Use this URL to cite or link to this record in EThOS: http://ethos.bl.uk/OrderDetails.do?uin=uk.bl.ethos.616823
Title: Modelling liquid crystalline ordering in anisotropic and inhomogeneous fluids : from simple models of rod- and disc-like particles to polypeptides
Author: Wu, Liang
Awarding Body: Imperial College London
Current Institution: Imperial College London
Date of Award: 2013
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Abstract:
A liquid crystal (LC) is a substance that exhibits phases intermediate between a crystal and a disordered liquid state. LCs have attracted longstanding research interest because of their potential commercial applications in opto-electronics, pharmaceuticals and surfactants but also because ordered soft matter is prevalent in bio-molecular systems such as DNA and lipid cell membranes. In liquid-crystalline systems, both molecular shape and asymmetric attractive interactions contribute to the formation and ultimate stability of anisotropic phases. The research outlined in this thesis provides a fundamental understanding of these systems by developing theoretical models and undertaking detailed molecular simulation studies. In the first part of this thesis, prototype oblate models for LCs are studied: cut spheres and cylindrical discs. Coupled with a scaled Onsager approach, a general equation of state (EoS) for hard-core discotic LCs is developed that allows for an accurate description of the isotropic and nematic phases of oblate discs by introducing a correction to incorporate the negative contributions from high-order virial coefficients. Combining the above mentioned approach with an extended cell approach, the isotropic-nematic-columnar phase diagram of cut spheres is determined. The accuracy of the EoS is assessed by comparison with the more traditional Parsons-Lee description and existing simulation data. Although the anisotropic athermal hard-body fluid is a reasonable representation of lyotropic or colloidal LCs, for thermotropic LC systems temperature plays a key role. In the second part of this thesis a model of hard-core particles incorporating additional anisotropic attractive interactions is proposed to describe thermotropic LCs. Based on a perturbation theory and the Onsager-Parsons-Lee approach, a van der Waals-type (meanfield level) theory of attractive hard-core particles is formulated in a compact algebraic form. The phase diagrams of model attractive prolate (spherocylinder) and oblate (cylindrical disc) molecules are calculated in order to examine the separate effects of molecular shape and anisotropic attractive interactions. As a practical example, a coarse-grained model comprising an attractive spherocylinder is employed to describe phase behaviour of solutions of the polypeptide poly-(γ-benzyl-L-glutamate) (PBLG) in dimethylformamide (DMF). Quantitative agreement between the results obtained from the EoS and experimental data is obtained. In the final part of the thesis, a detailed Monte Carlo (MC) simulation study of athermal mixtures of hard spherocylinders and hard spheres between two well separated parallel hard walls is performed. A combination of constant volume (canonical ensemble) and constant (normal) pressure (isobaric-isothermal ensemble) simulations are carried out. With these simulations, the bulk phase behaviour as well as surface-induced LC ordering are explored. The phase diagram of binary mixtures of hard spherocylinders and hard spheres is presented and is compared with the predictions of the one-fluid Parsons-Lee and many-fluid theories. Rich phase behaviour is exhibited on the surface of the walls: drying (de-wetting), isotropic wetting, and nematic wetting are all observed. A previously unreported entropy-driven transition from a bulk nematic state to a homeotropic smectic surface ordering (with particles arranged in a perpendicular orientation relative to the surface plane) is seen in for both the pure hard rod system and the mixture of hard rods and hard spheres as the density is increased (high pressure states).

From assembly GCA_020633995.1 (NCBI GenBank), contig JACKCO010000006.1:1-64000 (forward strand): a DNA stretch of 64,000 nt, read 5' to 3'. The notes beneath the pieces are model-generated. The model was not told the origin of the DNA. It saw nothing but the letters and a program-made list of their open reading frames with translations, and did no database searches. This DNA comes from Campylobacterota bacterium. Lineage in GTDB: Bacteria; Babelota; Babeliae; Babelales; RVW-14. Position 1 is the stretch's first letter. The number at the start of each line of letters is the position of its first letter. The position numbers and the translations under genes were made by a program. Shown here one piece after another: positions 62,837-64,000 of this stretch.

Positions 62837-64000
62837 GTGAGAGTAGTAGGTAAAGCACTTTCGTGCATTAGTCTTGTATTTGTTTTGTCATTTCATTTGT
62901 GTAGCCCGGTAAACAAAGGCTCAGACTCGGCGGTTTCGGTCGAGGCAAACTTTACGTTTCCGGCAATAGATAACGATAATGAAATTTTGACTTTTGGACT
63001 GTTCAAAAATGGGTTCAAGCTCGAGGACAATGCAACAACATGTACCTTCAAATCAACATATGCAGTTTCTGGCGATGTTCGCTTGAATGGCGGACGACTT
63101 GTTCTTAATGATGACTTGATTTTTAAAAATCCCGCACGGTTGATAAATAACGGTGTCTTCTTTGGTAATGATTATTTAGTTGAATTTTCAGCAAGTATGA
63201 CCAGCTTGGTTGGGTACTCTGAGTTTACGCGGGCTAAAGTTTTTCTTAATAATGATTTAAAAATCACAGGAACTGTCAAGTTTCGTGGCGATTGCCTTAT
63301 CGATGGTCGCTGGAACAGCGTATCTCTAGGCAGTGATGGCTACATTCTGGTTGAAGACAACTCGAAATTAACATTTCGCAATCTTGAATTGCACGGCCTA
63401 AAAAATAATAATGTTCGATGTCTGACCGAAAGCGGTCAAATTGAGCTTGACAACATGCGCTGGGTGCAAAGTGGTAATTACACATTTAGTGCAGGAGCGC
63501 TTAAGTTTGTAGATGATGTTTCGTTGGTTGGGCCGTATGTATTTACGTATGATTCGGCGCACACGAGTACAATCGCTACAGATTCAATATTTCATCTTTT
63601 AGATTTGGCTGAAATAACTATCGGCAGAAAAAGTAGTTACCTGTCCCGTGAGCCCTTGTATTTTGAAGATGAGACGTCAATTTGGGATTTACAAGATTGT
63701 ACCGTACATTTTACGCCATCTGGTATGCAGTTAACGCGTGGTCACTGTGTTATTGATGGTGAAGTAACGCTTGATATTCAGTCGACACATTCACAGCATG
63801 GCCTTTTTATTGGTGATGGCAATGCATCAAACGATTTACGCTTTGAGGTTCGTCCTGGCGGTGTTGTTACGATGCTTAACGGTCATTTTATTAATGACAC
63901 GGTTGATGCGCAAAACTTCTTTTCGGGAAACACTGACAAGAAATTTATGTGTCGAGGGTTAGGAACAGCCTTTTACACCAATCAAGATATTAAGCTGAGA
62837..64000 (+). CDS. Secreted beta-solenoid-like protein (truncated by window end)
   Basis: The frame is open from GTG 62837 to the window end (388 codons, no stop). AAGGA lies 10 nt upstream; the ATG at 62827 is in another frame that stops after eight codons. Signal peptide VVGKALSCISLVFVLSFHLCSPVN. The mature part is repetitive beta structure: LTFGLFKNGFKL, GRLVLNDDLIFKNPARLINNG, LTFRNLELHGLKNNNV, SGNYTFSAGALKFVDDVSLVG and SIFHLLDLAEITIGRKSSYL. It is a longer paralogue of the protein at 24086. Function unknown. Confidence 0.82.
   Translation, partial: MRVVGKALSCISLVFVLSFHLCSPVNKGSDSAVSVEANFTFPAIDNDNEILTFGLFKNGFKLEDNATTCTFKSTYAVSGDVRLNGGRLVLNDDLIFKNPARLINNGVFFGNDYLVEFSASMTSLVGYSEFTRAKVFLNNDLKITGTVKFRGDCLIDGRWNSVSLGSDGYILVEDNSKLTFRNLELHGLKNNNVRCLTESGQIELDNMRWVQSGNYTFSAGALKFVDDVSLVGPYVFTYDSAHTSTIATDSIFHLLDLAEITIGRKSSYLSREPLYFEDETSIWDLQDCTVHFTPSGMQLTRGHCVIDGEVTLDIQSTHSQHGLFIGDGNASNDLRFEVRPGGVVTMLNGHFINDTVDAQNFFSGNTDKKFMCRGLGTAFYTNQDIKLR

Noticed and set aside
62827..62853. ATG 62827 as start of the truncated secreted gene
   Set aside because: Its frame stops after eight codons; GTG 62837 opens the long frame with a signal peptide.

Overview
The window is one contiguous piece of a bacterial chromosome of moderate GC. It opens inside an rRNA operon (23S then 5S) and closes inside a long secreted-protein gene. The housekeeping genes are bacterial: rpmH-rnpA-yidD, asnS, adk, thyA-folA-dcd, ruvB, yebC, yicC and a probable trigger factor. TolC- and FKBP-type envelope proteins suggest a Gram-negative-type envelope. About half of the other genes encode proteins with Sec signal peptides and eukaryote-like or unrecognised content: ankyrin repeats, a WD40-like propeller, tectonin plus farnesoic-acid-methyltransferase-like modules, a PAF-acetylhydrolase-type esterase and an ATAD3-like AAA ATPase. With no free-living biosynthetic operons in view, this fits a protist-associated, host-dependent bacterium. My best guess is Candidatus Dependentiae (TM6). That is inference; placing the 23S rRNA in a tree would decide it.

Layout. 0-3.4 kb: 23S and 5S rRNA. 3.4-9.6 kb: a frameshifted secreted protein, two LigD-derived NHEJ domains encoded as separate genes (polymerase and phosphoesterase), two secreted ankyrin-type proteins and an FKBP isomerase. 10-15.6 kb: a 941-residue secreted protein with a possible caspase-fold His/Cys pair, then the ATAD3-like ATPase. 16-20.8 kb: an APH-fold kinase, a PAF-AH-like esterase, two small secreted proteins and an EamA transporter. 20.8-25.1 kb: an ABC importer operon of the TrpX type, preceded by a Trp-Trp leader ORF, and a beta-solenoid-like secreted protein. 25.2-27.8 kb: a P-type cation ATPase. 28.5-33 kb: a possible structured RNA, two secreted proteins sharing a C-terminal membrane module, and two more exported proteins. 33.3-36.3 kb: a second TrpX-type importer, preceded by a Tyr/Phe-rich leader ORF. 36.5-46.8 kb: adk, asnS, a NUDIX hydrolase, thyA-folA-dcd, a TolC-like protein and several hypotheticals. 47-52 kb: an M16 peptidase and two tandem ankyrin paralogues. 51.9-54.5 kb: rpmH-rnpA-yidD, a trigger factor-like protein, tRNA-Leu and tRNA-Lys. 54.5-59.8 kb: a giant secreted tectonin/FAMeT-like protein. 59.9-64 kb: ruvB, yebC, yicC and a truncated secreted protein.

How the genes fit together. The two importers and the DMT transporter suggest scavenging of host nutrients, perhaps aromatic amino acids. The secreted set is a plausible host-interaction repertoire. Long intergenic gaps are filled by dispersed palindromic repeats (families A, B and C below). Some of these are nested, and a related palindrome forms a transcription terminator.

Supervisor: Jackson, George ; Muller, Erich Sponsor: Not available
Qualification Name: Thesis (Ph.D.) Qualification Level: Doctoral
EThOS ID: uk.bl.ethos.616823  DOI: Not available
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